Happy Thanksgiving! That’s simply enough said, and no, we haven’t slipped right past Thanksgiving and gone to Christmas (the store merchandising notwithstanding). I’ve noticed many instances on TV and radio reminding us to be thankful. And, we need reminding. What I’ve also noticed is that we need to be reminded who it is we’re really supposed to thank.
I was watching Dancing with the Stars earlier this week (don’t you dare judge me), and there was a segment in the program where the finalists were giving thanks, but only Sadie Robertson gave thanks to God. The entire segment was a “thank you” to America, to the fans and viewers. Now, it’s appropriate for them to thank the viewers and fans. After all, without the viewers and fans, there would be no Dancing with the Stars, but thanking other people doesn’t capture the nature or intent of Thanksgiving.
Soon after watching DWTS, I saw a commercial advertising a holiday special hosted by reporter Robin Roberts entitled “Thank You, America!” According to the promo, this will be a special night shining “a light on the American spirit of gratitude,” and an evening that “recognizes ordinary people doing extraordinary things in their communities.” I’m certain it will be a nice, feel-good program for this Thanksgiving Thursday that will tug at our heart strings, and it’s appropriate to give thanks to others, and celebrate the good things they’ve done. But, again, I’m kinda’ thinking the program won’t capture the nature or intent of Thanksgiving.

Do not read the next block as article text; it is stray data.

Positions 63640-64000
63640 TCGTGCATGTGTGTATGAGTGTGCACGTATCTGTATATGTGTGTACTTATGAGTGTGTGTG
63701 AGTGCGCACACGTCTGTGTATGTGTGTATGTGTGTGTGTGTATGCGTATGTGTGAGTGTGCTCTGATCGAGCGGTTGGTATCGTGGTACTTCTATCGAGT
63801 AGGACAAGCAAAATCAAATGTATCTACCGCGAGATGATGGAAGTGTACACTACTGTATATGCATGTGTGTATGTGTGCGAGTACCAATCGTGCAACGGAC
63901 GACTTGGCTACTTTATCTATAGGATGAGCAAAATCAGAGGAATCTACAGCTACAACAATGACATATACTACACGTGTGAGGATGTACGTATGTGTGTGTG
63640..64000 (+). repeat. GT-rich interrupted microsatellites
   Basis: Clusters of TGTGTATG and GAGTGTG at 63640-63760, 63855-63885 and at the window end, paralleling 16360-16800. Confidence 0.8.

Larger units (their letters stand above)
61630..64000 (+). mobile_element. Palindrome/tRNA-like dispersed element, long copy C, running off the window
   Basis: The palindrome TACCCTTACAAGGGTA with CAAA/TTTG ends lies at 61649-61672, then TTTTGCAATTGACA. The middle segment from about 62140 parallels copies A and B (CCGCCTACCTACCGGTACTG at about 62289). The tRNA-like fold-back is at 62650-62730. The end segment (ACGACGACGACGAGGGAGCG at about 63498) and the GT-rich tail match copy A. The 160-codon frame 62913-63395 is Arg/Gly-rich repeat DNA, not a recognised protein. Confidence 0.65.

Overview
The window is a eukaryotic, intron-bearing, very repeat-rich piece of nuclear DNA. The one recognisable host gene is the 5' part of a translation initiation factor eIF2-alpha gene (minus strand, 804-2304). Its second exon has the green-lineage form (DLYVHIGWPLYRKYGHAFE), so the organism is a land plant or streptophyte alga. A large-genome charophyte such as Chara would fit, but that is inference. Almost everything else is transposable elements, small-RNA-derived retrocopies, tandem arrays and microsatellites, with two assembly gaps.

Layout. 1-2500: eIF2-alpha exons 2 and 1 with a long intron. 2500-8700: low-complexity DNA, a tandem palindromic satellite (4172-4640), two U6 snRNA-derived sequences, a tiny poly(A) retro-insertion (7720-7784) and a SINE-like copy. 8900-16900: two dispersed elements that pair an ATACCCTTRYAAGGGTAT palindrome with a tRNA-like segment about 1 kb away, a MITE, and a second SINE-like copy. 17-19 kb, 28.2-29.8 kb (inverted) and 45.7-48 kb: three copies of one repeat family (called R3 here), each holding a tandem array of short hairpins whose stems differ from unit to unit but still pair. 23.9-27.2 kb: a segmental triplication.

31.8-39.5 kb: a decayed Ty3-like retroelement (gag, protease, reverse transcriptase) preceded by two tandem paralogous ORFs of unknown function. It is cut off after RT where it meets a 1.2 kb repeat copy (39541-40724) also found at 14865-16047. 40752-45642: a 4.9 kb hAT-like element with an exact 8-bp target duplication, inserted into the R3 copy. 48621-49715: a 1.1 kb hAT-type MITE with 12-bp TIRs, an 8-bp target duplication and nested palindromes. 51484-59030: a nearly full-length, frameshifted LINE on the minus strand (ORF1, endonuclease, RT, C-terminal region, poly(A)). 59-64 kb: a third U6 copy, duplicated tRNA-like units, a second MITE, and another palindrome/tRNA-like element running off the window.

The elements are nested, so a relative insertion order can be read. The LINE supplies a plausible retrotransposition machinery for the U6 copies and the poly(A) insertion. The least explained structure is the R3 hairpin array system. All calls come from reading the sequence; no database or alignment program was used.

I’m a little uncertain about what Thanksgiving is becoming, but may I offer a reminder about what Thanksgiving originally was? For us in the good ole’ U. S. of A., Thanksgiving goes all the way back to 1621, and the pilgrims giving thanks to Almighty God for a great harvest, and for the preservation of their lives. George Washington, in 1789, made a public proclamation saying “it is the duty of all nations to acknowledge the providence of Almighty God, to obey His will, to be grateful for His benefits, and humbly to implore His protection and favor?” He recommended and assigned Thursday, the 26th day of November 1789 to be a day of Thanksgiving. And, may we never forget President Lincoln’s proclamation of October 1863, when in the midst of Civil War he proclaimed:
“It has seemed to me fit and proper that they should be solemnly, reverently, and gratefully acknowledged as with one heart and one voice by the whole American people. I do, therefore, invite my fellow-citizens in every part of the United States, and also those who are at sea and those who are sojourning in foreign lands, to set apart and observe the last Thursday of November next as a Day of Thanksgiving and Praise to our beneficent Father who dwelleth in the heavens. And I recommend to them that, while offering up the ascriptions justly due to Him for such singular deliverances and blessings, they do also, with humble penitence for our national perverseness and disobedience, commend to His tender care all those who have become widows, orphans, mourners, or sufferers in the lamentable civil strife in which we are unavoidably engaged, and fervently implore the interposition of the Almighty hand to heal the wounds of the nation, and to restore it, as soon as may be consistent with the Divine purposes, to the full enjoyment of peace, harmony, tranquility, and union.”